Reciprocity banking



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Posted by: stak
Tags: reciprocity
Posted on: 2012-05-26 09:37:39

Scott Adams had a post yesterday called No Banks on Mars. It was kind of interesting to me, since I've been thinking about the banking industry in general recently. I mostly agree with what he's saying, but think that there's an alternate system that could exist alongside traditional banks. He's right in that the loan business is where banks make their money - they're basically a middleman between people making deposits and people getting loans. And they make billions of dollars doing it. What if we could eliminate that middleman and use the Internet instead?

What I'm thinking is that the loan side of banks can fundamentally be replaced with a peer-to-peer crowdfunding site. This website would have a set of properties:
(1) allow anybody anywhere to participate as both lenders and borrowsers
(2) allow borrowers to specify how much interest they are willing to pay on their loan
(3) allow lenders to fund partial loans

All of these properties exist on various microfinance websites today, but I haven't found one that does all of them together. See for example Kiva, Amifi, Prosper, Zidisha and so on.

Right now I think Zidisha is the closest to what I'm thinking, because they follow (2) and (3) without using any intermediate agencies. However they don't let just anybody sign up and ask for loans, they're focusing specifically on borrowers in Kenya, and are still somewhat playing the "it's cool to help out developing nations" angle. From a financial point of view that angle is irrelevant, though, and it's still a reasonable way to make for lenders to make a decent return on their investment.

Prosper.com is also good, and is one of the ones that takes out the "help developing nations" part of it, and just has the peer-to-peer crowdlending stuff. Unfortunately it's only restricted to the US right now, as far as I can tell, so I haven't been able to try it out.

Websites like these are already great because they allow borrowers to get loans that they wouldn't otherwise be able to get, or at lower rates. They also allow lenders to earn higher interest rates on their investment, and allows them to diversity their investment portfolio much more (i.e. imagine lending $50 to 100 people each instead of having to sink it in some mutual fund which may or may not make money). Everybody wins.

What of fraud, you ask? People could sign up as borrowers and then just run off the with money. With a bank at least you're insured against that, you say. This is the trickiest part of it, I think, but this problem can be mostly solved by having reputations assigned to people. If they repay their loans on time then their reputation goes up. If you don't want to make a risky loan, then don't lend money to somebody with a low reputation. There are other approaches that could be borrowed from other fields and applied here too. I bet eBay has a lot of fraud detection heuristics and algorithms that could be adapted to this purpose. I'm sure there are other techniques as well that are more in line with the idea of a reciprocity network.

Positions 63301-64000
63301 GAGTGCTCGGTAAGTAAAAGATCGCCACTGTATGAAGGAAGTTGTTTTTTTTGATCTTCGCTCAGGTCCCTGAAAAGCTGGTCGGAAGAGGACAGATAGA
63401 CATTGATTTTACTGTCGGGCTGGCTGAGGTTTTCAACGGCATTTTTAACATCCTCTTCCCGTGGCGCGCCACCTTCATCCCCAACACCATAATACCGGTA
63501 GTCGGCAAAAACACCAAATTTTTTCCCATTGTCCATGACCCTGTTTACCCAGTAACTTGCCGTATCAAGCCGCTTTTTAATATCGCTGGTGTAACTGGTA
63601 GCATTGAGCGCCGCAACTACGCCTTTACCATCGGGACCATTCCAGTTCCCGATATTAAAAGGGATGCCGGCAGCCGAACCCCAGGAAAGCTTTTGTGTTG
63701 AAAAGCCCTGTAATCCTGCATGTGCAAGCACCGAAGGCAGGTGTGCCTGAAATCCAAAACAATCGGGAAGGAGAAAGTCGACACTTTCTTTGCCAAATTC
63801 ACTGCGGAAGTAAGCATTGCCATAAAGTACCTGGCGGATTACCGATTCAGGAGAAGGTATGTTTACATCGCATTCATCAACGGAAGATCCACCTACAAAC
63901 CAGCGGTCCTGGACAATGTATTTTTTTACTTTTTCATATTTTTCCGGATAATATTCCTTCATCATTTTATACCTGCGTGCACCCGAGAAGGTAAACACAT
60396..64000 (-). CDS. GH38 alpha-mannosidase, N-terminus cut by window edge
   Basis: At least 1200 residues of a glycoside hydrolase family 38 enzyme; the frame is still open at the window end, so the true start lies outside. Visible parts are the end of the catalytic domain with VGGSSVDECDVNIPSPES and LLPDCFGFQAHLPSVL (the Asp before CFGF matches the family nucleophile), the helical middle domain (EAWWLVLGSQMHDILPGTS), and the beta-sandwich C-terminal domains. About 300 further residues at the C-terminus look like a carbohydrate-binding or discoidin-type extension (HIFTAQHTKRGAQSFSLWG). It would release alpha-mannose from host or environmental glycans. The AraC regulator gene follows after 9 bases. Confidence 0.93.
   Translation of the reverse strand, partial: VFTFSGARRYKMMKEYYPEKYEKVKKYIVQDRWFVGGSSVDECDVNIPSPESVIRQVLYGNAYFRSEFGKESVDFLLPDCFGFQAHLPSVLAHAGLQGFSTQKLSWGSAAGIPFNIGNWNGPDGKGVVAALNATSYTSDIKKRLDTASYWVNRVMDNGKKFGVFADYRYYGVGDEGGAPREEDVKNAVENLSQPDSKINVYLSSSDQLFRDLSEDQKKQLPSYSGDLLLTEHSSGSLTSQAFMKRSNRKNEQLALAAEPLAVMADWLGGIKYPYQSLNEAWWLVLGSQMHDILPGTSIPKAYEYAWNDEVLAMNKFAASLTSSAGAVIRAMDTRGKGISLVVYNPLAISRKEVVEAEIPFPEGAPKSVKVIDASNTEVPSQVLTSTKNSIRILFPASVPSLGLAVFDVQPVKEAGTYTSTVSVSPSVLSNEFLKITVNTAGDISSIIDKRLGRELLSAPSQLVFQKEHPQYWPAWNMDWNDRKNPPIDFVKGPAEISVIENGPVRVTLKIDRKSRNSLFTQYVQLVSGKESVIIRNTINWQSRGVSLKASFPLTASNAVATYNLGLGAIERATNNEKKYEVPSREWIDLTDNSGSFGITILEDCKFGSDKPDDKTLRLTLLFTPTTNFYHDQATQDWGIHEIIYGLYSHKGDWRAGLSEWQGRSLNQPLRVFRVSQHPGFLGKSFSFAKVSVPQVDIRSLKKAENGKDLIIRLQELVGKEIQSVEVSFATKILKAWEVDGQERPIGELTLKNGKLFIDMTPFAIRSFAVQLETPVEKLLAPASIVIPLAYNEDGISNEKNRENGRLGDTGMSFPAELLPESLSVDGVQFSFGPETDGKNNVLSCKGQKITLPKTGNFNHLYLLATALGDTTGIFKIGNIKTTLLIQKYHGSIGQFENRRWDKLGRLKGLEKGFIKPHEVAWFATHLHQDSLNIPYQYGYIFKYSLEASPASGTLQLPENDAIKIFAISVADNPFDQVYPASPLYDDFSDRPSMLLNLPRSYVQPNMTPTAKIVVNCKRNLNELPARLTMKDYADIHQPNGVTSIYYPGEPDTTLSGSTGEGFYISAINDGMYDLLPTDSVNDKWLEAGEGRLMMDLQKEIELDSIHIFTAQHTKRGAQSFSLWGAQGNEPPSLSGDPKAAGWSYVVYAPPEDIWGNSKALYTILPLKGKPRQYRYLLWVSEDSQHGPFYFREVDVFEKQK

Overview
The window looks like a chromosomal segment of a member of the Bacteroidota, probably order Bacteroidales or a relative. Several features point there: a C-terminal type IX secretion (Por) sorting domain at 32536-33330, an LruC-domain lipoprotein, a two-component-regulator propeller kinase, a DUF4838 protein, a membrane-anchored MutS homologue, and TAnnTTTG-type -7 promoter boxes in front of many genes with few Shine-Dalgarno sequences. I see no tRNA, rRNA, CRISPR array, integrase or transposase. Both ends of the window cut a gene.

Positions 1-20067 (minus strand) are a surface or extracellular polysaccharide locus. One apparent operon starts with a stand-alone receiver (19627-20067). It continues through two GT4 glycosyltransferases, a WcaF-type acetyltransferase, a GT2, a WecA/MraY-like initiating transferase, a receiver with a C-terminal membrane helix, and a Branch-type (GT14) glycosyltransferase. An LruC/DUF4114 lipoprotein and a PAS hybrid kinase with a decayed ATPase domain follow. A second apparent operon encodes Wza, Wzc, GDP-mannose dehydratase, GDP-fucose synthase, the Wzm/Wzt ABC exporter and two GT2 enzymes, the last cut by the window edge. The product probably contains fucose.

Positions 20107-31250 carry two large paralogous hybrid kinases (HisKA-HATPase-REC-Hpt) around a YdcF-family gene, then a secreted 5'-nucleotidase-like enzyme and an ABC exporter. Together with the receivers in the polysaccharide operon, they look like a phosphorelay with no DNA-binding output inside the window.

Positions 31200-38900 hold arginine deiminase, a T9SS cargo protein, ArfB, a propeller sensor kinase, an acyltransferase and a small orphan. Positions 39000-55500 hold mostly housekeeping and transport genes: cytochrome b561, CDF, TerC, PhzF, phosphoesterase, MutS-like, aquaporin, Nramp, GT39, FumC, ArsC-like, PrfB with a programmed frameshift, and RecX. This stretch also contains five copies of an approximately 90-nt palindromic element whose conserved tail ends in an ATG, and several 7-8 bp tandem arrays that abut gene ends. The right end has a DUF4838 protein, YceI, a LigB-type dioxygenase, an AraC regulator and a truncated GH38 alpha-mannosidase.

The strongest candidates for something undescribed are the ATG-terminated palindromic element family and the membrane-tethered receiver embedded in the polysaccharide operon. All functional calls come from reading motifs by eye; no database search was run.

Posted by Varun at 2012-05-27 19:13:44
Wait, what's the difference between your proposal and a stock exchange, other than the venue and scale? You can participate as a lender (investor) or borrower (firm), specify interest as a borrower (dividends), and fund partially (carry a certain number of shares, in combination with other investors). When Google did its IPO, it did a couple of interesting things on the structuring size that reduced the payout to middlemen, so you may want to read about that.

Additionally, you're right to identify fraud as an issue, but really it's a specific form of risk carrying capacity. Most of the general population is exceedingly risk-averse, which suggests to me that you'd either need to develop a mechanism to cope with the risk (in eBay's case, several percent of the final item price), limit the overall exposure of the population (thereby limiting the total loan size), or accept few people will participate as lenders (limiting the size of your total investment pool). I think it's true that as eBay has matured, fewer new people are getting on the site, because it's too hard to establish a reputation and sell the item: buyers are too wary of newly established sellers to buy anything from said new-comers (which becomes itself a new type of cost).

On the other hand, I think it's worth a shot. Kickstarter for the loan business. :)

And if I were setting up shop on Mars, I like Robinson's cooperative system for firms. Wouldn't mind seeing it happen!
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Posted by stak at 2012-05-29 18:47:50
A stock exchange is actually pretty similar, now that I think about it. But I think as currently implemented there are still some significant differences. For instance it's not easy for individuals to sign up as borrowers, and in the common case there isn't a clear timeline and interest specified to lenders. With some tweaking it would be pretty close though.
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